In Search of Our Mothers' Gardens by Alice Walker

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What's a repeated word suggests the essays main idea

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Alice Walker repeats the word “artist” nine times in her essay “In Search of Our Mother’s Gardens.” This word takes over from, and is used in partial opposition to, the word “saint,” which she uses several times at the beginning of the essay to describe the male view of “crazy, loony, pitiful” black women.

Walker asks:

What did it mean for a black woman to be an artist in our grandmothers' time? In our great-grandmothers' day? It is a question with an answer cruel enough to stop the blood.

This cruel answer is that the woman’s artistry would have been entirely wasted in slavery or child-bearing, or in some pointless hobby, or in being beholden and subordinate to some man in addition to being marginalized and unappreciated by the entire culture. These women of her mother's and grandmother's generations, and for a long time before them, wasted their lives in being “saints” when they might have been artists.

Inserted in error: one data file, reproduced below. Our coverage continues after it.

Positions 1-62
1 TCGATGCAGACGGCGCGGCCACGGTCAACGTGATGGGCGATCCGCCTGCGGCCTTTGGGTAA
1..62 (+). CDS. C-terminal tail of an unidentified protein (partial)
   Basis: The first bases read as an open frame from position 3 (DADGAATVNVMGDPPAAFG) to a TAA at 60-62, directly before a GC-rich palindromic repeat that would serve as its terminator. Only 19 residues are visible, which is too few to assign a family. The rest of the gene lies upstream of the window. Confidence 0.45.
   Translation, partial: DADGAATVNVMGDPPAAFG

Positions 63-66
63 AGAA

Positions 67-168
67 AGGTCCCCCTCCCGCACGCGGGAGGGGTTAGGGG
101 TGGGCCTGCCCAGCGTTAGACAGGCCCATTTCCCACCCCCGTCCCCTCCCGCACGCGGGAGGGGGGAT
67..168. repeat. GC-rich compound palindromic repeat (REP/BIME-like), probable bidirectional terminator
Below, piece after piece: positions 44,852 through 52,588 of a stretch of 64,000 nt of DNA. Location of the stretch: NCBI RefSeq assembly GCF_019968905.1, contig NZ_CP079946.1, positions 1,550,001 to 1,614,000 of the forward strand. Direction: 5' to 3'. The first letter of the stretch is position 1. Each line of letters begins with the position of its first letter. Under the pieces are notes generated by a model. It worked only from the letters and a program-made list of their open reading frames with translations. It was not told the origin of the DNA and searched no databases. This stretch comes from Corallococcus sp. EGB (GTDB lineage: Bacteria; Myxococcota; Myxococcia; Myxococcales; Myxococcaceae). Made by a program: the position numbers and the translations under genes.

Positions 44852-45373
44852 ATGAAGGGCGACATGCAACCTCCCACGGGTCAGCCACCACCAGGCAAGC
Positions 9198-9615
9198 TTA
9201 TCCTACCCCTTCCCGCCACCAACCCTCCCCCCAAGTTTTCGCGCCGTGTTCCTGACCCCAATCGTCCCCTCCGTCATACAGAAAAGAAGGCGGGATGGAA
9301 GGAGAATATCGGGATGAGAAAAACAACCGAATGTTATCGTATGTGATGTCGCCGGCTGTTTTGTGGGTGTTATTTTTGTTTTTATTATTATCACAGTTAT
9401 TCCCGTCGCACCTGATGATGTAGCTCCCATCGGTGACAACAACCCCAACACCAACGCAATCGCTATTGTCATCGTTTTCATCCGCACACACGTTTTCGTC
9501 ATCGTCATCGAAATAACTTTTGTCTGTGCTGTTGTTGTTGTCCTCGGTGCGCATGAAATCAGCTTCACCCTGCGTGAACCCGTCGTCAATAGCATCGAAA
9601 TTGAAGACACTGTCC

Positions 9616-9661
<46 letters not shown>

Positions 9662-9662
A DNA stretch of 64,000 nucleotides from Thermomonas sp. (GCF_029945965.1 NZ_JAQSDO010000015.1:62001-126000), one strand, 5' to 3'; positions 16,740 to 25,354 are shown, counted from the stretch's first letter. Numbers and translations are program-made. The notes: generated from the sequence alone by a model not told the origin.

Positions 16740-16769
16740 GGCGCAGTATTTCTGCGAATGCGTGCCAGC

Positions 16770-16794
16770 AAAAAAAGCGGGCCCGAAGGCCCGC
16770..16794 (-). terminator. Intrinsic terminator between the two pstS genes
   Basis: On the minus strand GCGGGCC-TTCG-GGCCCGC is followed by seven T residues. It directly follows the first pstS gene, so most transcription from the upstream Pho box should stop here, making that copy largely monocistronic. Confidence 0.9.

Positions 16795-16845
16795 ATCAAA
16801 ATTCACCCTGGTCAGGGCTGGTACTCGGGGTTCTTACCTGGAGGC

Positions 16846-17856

This essay is, among other things, a reply to and continuation of Virginia Woolf’s A Room of One’s Own. Walker replies to Woolf’s observation that a woman needs money and a room of her own to be a writer with the caustic observation that Phillis Wheatley did not even own herself, but still managed to be a poet. Perhaps, Walker suggests, Wheatley’s mother was an artist, for black women have found ways to pass on their creativity to their children in the most unpropitious circumstances. Though Wheatley's mother could not have known it when her child was kidnapped, the artistry she passed on to her triumphed in the end.